Can you prepare in a heartbeat a room for the family to stay to conserve heat and electricity if you have it…?
    I know one doggone thang, that hawk, falcon, or owl….will be starvin’ that I told you folks about yesterday, cause the netting is up and my chickens are back out in the run…
    Thanks Tipper,
    Thanks Barbara…lover the book!

  • Reply
    Ken Kuhlmann
    November 10, 2012 at 10:38 am

    If Barbara ever writes her book “I Ain’t No Preacher But…” God speaks thru nature, in fact He’s “super-nature.” I would like to know about it. It, like her present book both sound very interesting. After the drawing I will probably be buying her book.

  • Reply
    November 10, 2012 at 10:08 am

    This book and the ones to come, sound like very good reads.

  • Reply
    Rooney Floyd
    November 10, 2012 at 10:04 am

    Tipper, “many of the old time ways” ARE perfect for today. For one reason, they are based on the Lord’s way which is always right. John C. Campbell also loved Appalachia and worked his whole adult life to correct the mis-information that abounded. So, you’re “in Good Company”. Had it not been for the vision of him and his widowed wife, Olive, I would not know the real Appalachia–or the Blind Pig Family. And, I’m better off for knowing both. I think John would say to you, “Thanks for all you do and NEVER give up”. I would agree with him.

  • Reply
    November 10, 2012 at 10:03 am


  • Reply
    Garland Davis
    November 10, 2012 at 9:51 am

    I have finished the book, I saw many similarities to my experiences growing up. The same attitudes and actions of the older people. It saddened me to read of the changes to her home, just as the changes to my home now make it a strange place to visit. Tipper remove my name from the book give away. Give someone else a chance to read this fine book.

  • Reply
    Ron Perry, Sr.
    November 10, 2012 at 9:46 am

    Living the “old way” isn’t so much about the outhouses and the carrying in wood or coal to heat the house, but rather about the people from the mountains and rural South. They had a quality about them that I don’t think that you will find anywhere else. It doesn’t take much to make them your friend and a lot to make them your enemy but whichever one they are, they will be staunch in their feelings. I grew up poor but only in material things. There was so much family and love around me that I never knew that we didn’t have money to buy things. I wouldn’t take anything for my childhood. The book sounds wonderful. Tipper, your stories are unsurpassed and if they were strung together in just the right way you would have a best seller. Your style of writing reminds me of the Fanny Flag books that I have read.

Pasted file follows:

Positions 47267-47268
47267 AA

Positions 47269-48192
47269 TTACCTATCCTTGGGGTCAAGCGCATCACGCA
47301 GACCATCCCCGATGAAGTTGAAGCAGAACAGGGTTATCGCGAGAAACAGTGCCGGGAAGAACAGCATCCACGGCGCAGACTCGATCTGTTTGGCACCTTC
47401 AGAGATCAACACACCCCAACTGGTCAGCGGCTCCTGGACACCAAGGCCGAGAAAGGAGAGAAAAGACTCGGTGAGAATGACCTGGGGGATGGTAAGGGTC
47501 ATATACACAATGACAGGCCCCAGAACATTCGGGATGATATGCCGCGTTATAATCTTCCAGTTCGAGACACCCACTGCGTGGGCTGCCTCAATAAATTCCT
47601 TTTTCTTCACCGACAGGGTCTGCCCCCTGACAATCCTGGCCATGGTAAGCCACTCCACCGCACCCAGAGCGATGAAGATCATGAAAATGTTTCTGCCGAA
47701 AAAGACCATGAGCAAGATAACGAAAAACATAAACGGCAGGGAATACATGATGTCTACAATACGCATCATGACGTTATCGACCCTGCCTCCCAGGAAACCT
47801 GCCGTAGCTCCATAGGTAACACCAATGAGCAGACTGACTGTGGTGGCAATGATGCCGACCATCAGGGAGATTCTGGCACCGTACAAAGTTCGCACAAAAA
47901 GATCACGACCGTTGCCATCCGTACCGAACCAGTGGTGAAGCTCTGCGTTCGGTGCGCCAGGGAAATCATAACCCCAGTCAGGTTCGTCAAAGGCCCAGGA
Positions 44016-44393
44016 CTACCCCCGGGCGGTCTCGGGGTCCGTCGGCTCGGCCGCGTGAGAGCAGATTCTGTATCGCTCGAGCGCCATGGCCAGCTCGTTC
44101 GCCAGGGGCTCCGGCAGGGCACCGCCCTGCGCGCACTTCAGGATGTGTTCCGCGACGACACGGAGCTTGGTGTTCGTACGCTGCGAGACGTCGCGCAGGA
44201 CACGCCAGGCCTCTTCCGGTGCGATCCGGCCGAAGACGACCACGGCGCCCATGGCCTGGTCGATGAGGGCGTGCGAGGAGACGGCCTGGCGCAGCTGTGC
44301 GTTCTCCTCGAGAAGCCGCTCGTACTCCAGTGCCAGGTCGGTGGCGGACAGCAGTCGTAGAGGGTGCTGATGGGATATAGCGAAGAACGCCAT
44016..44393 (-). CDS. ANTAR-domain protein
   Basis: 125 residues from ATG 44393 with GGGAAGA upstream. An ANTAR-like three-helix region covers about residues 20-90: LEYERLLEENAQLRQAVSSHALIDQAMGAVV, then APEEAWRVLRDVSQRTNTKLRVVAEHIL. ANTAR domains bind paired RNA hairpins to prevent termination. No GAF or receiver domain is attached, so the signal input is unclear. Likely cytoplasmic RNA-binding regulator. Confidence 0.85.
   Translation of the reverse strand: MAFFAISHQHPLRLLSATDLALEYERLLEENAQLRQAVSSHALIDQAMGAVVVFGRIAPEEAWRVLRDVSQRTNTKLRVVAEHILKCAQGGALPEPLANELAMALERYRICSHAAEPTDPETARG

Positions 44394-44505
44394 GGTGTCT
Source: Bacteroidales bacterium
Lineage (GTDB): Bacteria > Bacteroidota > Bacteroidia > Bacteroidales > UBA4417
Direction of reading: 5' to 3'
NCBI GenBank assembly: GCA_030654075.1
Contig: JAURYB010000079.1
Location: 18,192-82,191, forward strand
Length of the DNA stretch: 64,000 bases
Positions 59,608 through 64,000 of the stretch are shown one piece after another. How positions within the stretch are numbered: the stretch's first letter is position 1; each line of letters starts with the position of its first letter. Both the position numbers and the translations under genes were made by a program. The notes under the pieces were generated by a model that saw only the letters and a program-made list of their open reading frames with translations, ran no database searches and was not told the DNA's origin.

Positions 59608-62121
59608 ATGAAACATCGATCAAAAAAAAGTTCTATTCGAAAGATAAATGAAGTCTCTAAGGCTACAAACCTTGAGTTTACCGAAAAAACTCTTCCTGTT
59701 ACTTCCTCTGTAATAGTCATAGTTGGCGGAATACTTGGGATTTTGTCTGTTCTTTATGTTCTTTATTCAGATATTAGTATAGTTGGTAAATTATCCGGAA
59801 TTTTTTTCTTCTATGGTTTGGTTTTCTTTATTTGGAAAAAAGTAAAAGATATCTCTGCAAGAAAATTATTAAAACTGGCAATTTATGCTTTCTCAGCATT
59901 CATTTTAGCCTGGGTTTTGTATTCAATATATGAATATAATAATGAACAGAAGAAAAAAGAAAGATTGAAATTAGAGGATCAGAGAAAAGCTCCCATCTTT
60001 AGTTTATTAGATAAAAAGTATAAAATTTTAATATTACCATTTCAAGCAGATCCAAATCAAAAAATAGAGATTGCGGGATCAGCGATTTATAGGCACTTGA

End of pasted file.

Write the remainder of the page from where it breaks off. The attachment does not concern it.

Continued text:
• Reply
    Tim Mc
    November 10, 2012 at 9:29 am

    I too am concern about much of the ways of Appalachian life being lost to modernization, many things my Father and Mother were taught are not passed on to me because they didn’t have to use them when raising my brother and I, now we move on to another generation and the things I was taught are not used because it’s just less convenient or less time consuming to do things the modern way instead of the old ways, but if ,, just if , we had to go back to use some of the old ways many of us would have to visit a library or read a book some where just to survive,, “scary”.. Hank Williams Jr had a song out several years ago entitled Country Boy can Survive, I’m not so sure anymore, our Power can be out for a few days and folks are ready to kill each other, ( no means of survival)…SAD..

  • Reply
    November 10, 2012 at 9:16 am

    I’ve got to get Barbara’s book. My Mother and Father were born and raised in North Georgia. I grew up visting my GA relatives and I am familiar with so many of the places she writes about.

  • Reply
    Mary Gibson
    November 10, 2012 at 9:14 am

    Love this….love Appalachia.Live in South-Southeastern KY…would not want to live anywhere else. Our ancestors had a “rough” life physically.They have “smoothed out the road for the ones that followed.Thankful for my roots and where I live. Proud to be a Hillbilly.

  • Reply
    Jane Bolden
    November 10, 2012 at 9:05 am